This man found himself on the second level of faith with a third level of need. He trusted Jesus as far as he could understand, but struggled to see beyond the limitations of intellect. The typical choice in this type of situation would be to ask much and expect little. However, this man watched his son, his very flesh and bone, fall to the ground with painful, demon-induced seizures and refused accept it. He prayed a very unique prayer. He said, “Help my unbelief.” The word for help also means, “come to the rescue for.” In essence, he said to Jesus, “I am at the very edge of hope. I need help more than I need pride. Come to my rescue and save me from this lonely island of unbelief.”
It may take some serious effort to accept God as Father, learn to keep His name hallowed, understand disgrace, own disgrace, seek a need, and act on those needs. It may take serious effort, but all these things can be done without stretching the mind beyond its limits. Learning to live shamelessly takes a few personal changes, but can be done with very little impact on one’s life. Moving from the first level of faith requires about the same effort needed to step up one rung on a ladder. But, seeking God audaciously, moving to the third level of faith means climbing to the top of the ladder and jumping off!
Take an inventory of your faith along with me. Do your prayer requests go beyond your own limits? Do you seek God outside your own abilities? Do you pray that the Spirit of God will move in your church services or do you pray that the Spirit will move in your community instead? Do you pray for God to save one or for God to save some or for God to save all? One seems doable. One seems unlikely. One seems impossible. Do you pray for God to supply enough to pay your bills or for God to supply enough to fund a charity? Jesus said clearly, “You have not because you ask not.”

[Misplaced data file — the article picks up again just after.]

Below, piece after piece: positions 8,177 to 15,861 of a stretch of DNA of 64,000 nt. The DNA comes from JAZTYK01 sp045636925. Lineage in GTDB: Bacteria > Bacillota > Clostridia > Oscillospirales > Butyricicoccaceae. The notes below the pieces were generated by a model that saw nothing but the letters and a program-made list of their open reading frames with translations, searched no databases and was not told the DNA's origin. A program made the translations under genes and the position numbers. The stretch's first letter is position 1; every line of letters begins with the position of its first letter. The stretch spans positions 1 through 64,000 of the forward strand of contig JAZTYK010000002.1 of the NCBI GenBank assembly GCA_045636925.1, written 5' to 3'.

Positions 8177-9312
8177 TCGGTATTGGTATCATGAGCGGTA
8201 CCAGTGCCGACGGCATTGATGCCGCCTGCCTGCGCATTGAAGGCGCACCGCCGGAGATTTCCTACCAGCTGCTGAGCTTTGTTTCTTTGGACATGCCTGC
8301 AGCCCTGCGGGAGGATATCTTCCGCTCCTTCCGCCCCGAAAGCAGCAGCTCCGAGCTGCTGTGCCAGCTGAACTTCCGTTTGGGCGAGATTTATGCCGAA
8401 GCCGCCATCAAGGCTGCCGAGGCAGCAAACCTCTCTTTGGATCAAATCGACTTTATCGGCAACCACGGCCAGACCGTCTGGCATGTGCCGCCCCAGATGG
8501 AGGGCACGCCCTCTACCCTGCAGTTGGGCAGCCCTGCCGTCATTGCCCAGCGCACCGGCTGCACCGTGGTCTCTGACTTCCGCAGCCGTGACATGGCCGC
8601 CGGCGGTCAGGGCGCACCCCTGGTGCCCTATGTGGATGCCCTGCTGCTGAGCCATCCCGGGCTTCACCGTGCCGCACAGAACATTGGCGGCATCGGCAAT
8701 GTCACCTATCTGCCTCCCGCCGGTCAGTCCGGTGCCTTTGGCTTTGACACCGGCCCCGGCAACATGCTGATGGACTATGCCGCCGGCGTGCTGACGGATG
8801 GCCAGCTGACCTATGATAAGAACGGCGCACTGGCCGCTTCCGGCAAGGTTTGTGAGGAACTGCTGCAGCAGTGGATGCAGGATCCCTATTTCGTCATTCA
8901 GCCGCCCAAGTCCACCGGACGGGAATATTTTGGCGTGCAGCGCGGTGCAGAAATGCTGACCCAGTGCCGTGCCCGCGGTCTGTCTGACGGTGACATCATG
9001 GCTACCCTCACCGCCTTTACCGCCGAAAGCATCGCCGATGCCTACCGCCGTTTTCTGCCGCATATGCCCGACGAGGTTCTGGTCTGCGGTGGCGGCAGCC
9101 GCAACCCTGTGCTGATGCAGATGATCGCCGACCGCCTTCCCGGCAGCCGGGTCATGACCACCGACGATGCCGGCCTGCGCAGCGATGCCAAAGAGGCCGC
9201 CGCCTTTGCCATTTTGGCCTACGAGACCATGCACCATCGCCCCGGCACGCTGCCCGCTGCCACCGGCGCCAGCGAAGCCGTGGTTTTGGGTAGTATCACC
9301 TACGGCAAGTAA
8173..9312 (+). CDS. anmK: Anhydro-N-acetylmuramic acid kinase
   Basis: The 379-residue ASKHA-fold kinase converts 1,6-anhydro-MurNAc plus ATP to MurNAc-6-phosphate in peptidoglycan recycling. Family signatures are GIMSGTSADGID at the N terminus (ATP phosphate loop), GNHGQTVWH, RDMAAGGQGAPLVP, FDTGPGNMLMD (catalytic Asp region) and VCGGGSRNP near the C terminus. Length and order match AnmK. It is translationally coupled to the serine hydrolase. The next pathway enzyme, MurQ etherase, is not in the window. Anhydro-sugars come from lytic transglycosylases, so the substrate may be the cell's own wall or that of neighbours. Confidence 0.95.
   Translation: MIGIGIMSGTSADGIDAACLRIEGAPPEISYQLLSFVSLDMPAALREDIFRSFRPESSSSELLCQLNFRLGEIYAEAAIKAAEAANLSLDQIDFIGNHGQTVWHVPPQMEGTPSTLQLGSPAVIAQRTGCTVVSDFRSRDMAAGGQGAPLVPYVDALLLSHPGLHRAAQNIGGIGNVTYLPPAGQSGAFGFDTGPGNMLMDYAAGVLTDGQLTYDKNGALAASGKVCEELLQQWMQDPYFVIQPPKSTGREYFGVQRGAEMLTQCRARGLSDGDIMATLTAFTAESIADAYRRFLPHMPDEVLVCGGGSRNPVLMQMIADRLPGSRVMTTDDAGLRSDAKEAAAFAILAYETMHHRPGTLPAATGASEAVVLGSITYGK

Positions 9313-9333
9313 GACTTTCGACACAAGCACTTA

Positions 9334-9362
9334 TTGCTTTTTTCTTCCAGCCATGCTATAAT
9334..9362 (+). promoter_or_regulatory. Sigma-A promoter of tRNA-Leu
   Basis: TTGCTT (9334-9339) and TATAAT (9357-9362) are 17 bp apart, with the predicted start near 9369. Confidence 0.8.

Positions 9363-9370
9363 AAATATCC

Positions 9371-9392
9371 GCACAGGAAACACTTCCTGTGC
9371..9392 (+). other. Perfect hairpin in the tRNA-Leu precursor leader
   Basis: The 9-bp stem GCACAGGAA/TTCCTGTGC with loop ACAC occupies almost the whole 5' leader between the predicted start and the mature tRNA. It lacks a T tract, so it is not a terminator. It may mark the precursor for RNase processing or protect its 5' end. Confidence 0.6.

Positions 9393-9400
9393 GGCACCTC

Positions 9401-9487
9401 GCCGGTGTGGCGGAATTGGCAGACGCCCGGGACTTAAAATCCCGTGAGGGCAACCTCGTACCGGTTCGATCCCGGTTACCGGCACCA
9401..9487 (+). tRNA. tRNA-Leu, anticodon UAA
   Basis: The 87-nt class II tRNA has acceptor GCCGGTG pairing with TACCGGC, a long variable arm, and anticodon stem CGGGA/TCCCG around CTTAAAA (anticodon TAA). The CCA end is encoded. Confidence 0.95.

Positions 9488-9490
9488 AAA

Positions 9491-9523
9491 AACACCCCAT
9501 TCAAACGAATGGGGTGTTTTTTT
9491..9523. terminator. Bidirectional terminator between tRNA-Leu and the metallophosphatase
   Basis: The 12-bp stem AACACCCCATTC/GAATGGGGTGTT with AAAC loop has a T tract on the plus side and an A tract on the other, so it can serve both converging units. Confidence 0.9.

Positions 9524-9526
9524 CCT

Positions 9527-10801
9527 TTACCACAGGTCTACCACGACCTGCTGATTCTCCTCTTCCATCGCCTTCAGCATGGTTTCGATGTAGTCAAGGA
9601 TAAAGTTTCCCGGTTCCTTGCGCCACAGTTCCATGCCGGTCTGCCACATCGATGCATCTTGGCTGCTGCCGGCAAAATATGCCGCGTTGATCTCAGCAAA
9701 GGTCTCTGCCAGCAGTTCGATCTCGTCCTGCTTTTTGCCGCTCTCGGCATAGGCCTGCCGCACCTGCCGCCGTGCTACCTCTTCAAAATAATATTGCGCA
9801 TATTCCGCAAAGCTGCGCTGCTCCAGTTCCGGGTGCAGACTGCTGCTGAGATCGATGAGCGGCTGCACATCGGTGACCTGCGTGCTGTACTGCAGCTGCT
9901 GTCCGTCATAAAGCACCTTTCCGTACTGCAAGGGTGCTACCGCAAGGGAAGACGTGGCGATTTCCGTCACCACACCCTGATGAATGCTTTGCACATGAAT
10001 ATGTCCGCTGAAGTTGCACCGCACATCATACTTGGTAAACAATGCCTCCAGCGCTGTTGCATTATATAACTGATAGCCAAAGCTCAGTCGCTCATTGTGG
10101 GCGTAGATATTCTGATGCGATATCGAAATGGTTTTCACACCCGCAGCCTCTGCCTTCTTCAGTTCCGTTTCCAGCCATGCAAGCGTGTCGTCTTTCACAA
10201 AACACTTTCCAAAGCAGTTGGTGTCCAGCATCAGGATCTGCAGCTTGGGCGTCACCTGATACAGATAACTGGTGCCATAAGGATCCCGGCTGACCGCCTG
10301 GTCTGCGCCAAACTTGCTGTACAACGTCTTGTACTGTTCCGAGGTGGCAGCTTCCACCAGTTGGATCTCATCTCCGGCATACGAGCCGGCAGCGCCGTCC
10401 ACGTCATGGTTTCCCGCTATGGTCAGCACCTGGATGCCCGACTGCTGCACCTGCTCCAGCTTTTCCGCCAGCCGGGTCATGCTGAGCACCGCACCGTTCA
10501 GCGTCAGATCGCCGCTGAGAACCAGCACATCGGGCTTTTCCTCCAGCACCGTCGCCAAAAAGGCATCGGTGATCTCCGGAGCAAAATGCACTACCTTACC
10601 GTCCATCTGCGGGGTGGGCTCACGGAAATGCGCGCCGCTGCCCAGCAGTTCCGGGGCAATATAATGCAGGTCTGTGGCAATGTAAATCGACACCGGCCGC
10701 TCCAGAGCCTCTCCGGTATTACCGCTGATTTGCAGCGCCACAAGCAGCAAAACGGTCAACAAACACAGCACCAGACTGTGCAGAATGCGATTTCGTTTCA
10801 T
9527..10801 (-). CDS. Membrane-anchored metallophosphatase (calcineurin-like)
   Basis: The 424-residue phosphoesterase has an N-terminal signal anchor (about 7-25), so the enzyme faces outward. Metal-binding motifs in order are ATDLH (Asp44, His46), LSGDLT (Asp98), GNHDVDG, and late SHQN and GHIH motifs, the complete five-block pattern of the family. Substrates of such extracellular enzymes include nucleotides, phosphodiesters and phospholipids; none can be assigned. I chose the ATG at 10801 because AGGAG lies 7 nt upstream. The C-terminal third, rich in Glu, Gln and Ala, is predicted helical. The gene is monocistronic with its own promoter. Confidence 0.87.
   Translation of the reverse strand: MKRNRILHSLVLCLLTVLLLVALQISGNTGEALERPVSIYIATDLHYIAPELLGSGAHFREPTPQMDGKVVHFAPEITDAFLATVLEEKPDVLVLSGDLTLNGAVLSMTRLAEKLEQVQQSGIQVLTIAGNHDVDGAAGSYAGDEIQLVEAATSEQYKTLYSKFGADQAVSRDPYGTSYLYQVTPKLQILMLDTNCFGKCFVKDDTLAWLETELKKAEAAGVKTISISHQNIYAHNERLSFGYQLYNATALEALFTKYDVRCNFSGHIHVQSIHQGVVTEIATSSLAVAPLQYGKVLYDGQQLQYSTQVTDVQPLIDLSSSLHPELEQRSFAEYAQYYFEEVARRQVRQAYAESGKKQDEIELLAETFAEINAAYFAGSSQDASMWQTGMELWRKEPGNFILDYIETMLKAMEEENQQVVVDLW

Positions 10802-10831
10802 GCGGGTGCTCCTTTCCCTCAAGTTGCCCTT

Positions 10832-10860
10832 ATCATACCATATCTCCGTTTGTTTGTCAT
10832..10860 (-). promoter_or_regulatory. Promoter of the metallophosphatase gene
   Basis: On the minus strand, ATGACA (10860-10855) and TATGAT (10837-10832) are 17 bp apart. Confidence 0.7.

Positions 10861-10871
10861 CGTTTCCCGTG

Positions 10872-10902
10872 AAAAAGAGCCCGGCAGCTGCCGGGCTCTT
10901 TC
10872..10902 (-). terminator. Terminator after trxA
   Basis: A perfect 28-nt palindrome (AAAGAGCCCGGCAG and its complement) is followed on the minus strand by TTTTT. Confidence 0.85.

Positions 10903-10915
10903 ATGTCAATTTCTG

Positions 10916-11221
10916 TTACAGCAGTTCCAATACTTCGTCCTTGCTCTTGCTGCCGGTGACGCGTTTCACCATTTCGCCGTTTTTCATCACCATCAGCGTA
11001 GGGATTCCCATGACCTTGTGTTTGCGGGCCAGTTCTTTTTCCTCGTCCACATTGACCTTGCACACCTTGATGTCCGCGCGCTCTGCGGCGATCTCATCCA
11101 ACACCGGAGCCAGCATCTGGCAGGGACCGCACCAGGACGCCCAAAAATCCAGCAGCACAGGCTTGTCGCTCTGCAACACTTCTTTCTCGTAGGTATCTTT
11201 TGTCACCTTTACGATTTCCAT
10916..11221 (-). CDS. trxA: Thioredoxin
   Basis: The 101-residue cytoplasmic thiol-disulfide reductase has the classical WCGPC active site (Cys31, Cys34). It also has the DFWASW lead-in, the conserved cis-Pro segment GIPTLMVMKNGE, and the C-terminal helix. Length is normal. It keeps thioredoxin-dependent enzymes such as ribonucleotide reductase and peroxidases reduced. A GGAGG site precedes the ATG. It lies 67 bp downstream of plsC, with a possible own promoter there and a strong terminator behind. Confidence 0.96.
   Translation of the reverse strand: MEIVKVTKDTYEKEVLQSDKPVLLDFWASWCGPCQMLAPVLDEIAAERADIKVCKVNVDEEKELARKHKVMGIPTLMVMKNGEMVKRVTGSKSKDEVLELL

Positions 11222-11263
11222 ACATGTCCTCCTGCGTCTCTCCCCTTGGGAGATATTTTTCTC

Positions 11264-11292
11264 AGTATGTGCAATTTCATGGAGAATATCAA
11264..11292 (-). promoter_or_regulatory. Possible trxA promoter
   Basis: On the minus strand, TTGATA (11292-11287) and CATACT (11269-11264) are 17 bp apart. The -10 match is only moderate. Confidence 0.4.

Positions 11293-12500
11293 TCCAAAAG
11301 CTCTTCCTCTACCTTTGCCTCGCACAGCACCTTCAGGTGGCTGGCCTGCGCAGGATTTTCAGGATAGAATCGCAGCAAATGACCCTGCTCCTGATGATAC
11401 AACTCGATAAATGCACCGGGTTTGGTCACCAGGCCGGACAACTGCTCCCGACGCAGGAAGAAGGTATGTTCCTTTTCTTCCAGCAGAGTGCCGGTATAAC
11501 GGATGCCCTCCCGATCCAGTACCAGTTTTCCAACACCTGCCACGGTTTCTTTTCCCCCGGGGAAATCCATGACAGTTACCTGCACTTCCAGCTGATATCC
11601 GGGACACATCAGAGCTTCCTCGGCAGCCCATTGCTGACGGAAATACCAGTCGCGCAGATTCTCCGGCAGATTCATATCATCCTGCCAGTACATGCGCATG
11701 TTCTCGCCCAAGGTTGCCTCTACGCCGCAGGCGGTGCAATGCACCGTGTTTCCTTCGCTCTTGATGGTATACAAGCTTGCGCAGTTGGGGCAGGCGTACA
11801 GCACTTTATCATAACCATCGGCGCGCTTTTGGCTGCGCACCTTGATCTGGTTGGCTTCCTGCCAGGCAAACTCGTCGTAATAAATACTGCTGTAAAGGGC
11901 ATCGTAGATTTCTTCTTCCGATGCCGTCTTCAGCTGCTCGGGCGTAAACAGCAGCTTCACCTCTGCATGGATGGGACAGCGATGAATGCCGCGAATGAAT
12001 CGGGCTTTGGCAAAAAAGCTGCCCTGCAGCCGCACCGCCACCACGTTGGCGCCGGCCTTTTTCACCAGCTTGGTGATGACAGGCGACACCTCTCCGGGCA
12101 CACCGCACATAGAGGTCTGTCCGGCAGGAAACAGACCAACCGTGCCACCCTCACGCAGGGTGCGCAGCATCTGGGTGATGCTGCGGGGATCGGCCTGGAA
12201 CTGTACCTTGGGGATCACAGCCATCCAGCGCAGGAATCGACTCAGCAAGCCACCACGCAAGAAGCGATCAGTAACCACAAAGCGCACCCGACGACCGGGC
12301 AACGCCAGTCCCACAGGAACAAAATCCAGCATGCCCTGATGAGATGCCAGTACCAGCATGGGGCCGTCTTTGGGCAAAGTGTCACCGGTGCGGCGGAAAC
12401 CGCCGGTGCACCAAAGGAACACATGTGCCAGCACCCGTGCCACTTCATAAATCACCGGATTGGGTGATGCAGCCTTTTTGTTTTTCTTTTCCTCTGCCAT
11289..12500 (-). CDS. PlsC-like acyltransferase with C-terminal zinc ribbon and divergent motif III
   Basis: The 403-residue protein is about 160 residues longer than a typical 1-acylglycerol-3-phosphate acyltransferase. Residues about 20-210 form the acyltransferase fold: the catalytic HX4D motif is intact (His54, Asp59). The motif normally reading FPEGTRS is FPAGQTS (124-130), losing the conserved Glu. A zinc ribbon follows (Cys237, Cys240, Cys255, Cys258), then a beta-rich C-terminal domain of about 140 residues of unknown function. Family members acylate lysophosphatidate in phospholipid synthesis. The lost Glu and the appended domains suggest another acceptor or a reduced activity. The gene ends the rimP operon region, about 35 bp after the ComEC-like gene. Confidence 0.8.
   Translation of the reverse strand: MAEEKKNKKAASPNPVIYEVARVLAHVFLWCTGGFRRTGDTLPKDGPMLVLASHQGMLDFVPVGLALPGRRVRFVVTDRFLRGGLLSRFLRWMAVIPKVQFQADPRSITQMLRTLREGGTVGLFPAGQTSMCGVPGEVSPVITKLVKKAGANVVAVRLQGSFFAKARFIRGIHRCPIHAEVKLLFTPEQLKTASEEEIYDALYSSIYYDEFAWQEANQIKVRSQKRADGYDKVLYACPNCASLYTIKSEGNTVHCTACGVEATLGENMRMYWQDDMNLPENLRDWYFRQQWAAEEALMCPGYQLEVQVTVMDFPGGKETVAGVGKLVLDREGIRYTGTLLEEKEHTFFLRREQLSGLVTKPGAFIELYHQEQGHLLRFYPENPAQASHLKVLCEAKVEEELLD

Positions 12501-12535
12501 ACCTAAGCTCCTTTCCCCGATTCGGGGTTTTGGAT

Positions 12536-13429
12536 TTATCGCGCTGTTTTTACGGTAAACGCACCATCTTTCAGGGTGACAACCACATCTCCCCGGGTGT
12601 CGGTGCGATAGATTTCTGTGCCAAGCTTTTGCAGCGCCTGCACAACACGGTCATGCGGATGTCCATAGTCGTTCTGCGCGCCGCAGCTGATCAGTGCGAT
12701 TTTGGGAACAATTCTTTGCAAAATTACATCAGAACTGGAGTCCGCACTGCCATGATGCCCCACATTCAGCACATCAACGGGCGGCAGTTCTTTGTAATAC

What if our churches truly sought God with audacious requests? It is said that five college students went to visit the church of Charles Spurgeon. During their tour of the church before Sunday services, they were surprised to find 700 people assembled in the boiler room, praying for the services. Even today, the exploits of C.H. Spurgeon and his church in England are still recounted. They received because they asked.
Revelation 3 has always broken my heart a little. In the message to the church at Laodicea, Jesus says, “Behold, I stand at the door and knock. If anyone hears My voice, and opens the door, I will come in to him, and eat with him, and he with Me.” I imagine the sight John described in Revelation 1. Jesus stands with eyes like fire, feet like brass, hair as white as wool, and a voice like the sound of many waters. This awe inspiring Savior holds the authority to stand anywhere He chooses, yet He stands outside the door, waiting for someone to turn the knob. As the members of Laodicea praise the power of God inside their church, He stands in the cold.
What does it take to move to the third level of faith? I’m not sure. I propose an experiment. Rather than foolishly test God with some outlandish fleece, I vow to pray for an audacious need. When God shows me for what strange, unexpected, “outside my intellect” need I should seek Him, I will seek it with the same passion with which I sought Him for the more basic needs in previous chapters.
Care to try it with me?
Lord, I want to seek You beyond my own understanding. I trust Your power because of the past, but I want to see Your future. Show me my need.
*To read more from Cory check back next Monday, or hop over to MinistryMall.org!*
This entry was posted on Monday, September 3, 2012 and is filed under Faith,Guest Posts,Prayer,Shameless Audacity. You can follow any responses to this entry through the RSS 2.0. You can leave a response.